BIOMASS PYROLYSIS
IN DENSE FLUIDIZED BED
Preliminary information

Preliminary information


March 14, 2008

Contents

1 The context

At a time when finding fossil fuels is becoming more and more of an issue and when CO2 emissions have to be limited, the use of biomass is considered as an interesting alternative solution for future energy supply. Biomass pyrolysis was discovered in the 1950s and essentially consists in reducing raw materials at a very high temperature. Although it has not been intensively studied nor used in the past decades, the evolution of the energy market has brought back this technique to the industrial sector. The yields obtained in biomass pyrolysis fluidized bed reactors are much higher than conventional biomass burning reactors [1] and the ability to transport the produced fuels is a major argument in favor of pyrolysis.As a consequence, research on biomass has to be developped in order to optimize the operating conditions of reactors and maximize the profitability of this type of reactors.

2 Fluidization

The fluidization of particles is a complex phenomenon that relies on a simple principle : stir up particles thanks to a gazeous flow. This principle is illustrated on figure.


PIC

Figure 1: Scheme of the fluidization principle


Each particle is stressed by its weight, the buoyancy and its drag. Thanks to the forces balance, the limit stirring velocity can be established but it depends on many parameters such as the pressure losses, the porosity or the particles’ size and their density. Many complex correlations were developped, but as it is not the aim of our study, just the final model used to calculate the limit stirring velocity is given here. The minimum fluidization velocity Umf is calculated from the particular Reynolds number :

U    =  μfRemf--
  mf     dp ρf

With:

dp

particles diameter [m]

ρf

fluid density [kg.m-3]

μf

fluid dynamic viscosity [Pa.s]

The following correlation is used to determine Remf:

             2               0.5
Remf =  (31.6 +  0.0 421 *Ga )   - 31.6

Where Ga is the Galilée number. This number depends on the fluid and particles properties:

         (ρp - ρf )ρfg
Ga =  dp3-------2-----
              μ f

With:

ρp

particles density [kg.m-3]

g

gravitationnal acceleration [m.s-2]

The fluidization enables a better mixing of particles that improves heat and mass transfers between the phases. In this study, a bed of inert heavy particles (olivine or sand) is fluidized thanks to a gazeous flow (water steam or nitrogen N2) to improve the pyrolysis phenomenon of biomass particles.

3 The pyrolysis

Pyrolysis is a thermal decomposition process that occurs at moderate temperatures with limited oxygen.This process theorically include no oxygen to avoid burning. The pyrolysis of biomass produces a liquid product, pyrolysis oil or bio-oil that can be stored and transported.

The whole pyrolysis scheme is showed on figure 2. First the virgin unactive biomass is introduced in a cell with an inert solid phase (sand, olivine) which has been heated through the combustion and provides heat to biomass particles. Then, when heated at about 550C, virgin biomass particles become active and react to produce solid particles called char but also two gaseous phases of gas and tar. The heat necessary to the pyrolysis comes from the combustion of the char or of a part of the gases produced.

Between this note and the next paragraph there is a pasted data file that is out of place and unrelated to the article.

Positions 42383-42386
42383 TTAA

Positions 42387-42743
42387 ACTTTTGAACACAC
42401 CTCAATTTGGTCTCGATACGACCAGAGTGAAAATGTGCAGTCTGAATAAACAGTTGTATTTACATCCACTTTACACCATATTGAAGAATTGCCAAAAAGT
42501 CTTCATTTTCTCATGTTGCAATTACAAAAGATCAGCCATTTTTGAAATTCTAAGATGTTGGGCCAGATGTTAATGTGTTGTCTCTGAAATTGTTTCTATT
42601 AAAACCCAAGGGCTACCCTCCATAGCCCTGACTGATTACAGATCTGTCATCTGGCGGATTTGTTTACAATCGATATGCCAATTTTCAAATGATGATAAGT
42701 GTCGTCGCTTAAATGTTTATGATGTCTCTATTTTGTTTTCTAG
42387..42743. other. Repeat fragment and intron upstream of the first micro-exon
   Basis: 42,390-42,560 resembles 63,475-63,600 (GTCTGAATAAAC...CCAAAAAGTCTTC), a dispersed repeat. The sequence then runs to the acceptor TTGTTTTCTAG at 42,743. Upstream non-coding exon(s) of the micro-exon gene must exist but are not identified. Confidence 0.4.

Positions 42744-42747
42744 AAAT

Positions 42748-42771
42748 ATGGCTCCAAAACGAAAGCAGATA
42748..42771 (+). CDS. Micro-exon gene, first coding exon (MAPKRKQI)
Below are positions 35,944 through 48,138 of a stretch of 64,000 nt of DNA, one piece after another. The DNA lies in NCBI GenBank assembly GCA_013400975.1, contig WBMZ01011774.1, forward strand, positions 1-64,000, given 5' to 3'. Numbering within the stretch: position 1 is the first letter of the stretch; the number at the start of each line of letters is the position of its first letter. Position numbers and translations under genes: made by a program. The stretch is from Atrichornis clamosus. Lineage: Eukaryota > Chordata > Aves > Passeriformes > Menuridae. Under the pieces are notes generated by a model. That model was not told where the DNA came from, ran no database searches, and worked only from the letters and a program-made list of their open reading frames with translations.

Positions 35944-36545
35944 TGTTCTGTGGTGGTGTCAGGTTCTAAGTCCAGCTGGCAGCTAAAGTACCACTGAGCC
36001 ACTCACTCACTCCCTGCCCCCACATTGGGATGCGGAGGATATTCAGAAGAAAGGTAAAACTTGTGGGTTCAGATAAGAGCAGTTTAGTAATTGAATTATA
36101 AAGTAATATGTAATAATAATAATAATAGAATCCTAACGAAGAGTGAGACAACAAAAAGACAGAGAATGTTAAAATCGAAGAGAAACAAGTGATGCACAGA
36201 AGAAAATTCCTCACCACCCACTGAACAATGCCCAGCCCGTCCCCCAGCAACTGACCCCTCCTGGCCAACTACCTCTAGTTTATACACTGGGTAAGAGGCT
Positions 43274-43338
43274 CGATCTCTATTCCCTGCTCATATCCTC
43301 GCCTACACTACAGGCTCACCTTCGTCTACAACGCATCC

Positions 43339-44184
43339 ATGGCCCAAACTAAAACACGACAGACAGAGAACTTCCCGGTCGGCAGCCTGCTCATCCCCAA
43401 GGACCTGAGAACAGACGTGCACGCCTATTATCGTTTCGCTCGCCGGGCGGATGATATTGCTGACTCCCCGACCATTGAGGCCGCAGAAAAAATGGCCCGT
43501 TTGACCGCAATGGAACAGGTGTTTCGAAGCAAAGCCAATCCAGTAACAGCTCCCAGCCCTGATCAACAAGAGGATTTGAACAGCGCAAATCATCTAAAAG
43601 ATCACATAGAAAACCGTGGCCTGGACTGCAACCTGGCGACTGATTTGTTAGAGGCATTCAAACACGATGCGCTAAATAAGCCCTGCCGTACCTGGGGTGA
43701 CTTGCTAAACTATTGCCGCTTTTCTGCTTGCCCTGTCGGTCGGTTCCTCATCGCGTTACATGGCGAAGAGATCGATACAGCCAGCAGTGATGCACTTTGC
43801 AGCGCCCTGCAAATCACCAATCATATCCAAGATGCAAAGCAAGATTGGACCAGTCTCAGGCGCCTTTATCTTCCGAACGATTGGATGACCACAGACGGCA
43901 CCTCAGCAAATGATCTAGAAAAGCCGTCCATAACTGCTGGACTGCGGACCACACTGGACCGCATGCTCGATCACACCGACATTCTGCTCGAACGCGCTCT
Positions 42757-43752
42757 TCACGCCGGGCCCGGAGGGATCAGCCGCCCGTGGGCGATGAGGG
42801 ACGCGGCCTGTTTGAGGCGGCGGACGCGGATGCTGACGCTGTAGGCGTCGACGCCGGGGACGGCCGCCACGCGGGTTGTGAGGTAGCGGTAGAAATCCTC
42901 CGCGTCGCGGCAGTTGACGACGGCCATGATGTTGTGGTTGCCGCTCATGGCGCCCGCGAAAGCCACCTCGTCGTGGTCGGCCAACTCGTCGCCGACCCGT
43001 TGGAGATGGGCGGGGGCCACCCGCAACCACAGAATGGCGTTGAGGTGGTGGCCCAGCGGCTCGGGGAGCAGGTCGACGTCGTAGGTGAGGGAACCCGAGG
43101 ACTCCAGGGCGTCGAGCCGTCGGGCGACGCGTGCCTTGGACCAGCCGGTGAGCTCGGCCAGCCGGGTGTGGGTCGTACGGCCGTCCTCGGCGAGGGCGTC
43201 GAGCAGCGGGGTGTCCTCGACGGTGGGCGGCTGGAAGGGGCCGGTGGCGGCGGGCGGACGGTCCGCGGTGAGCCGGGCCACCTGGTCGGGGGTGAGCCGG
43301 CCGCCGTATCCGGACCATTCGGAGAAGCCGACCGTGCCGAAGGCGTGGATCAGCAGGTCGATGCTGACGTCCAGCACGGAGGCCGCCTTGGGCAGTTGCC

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Figure 2: Scheme of a pyrolysis reaction


4 The advantages of biomass pyrolysis

Many types of biomass can be used with this technology. However, most of the biomass that is taken into consideration for this technology is "wasted biomass". Indeed, in lots of industrial process, biomass is the residual part of the primary product. For example, in Spain, the olive oil industry leave tons of olive kernels unused in their industrial process. The idea is to use this wasted biomass in order to produce electricity, fuel and heat while keeping low C02 global emissions.

Even if emissions are similar for gasifiers and combustors, on the contrary to direct biomass combustion, biomass pyrolysis provides transportable and storable products. Moreover, gasifiers are cheaper than combustors [1]. The costs involved in such an installation is listed in table 1. Finally, if considering an already running powerplant in Austria, one can notice that biomass pyrolysis is both ecologically and economically profitable.




Cost category Amount




Investment cost 10 Millions Euros


Funding (EU, national) 6 Millions Euros


Operation cost / year 1,5 Million Euros


Price for heat 3,9 Euro-cents/kWhth


Price for electricity 16,0 Euro-cents/kWhel


Electrical output 2.000 kW


Thermal output 4.500 kW


Table 1: Economic balance of the biomass power plant of Gussing (Austria)

5 Conclusion

As regards to the better efficiency, the ease of storage and handling of the pyrolysis products compared to the direct combustion ones, it seems necessary to improve the modelization of the pyrolysis process to get the best configuration for the fluidized bed reactors.

References

[1]   Luo : Renewable energy : A model of wood flash pyrolysis in fluidized bed reactor.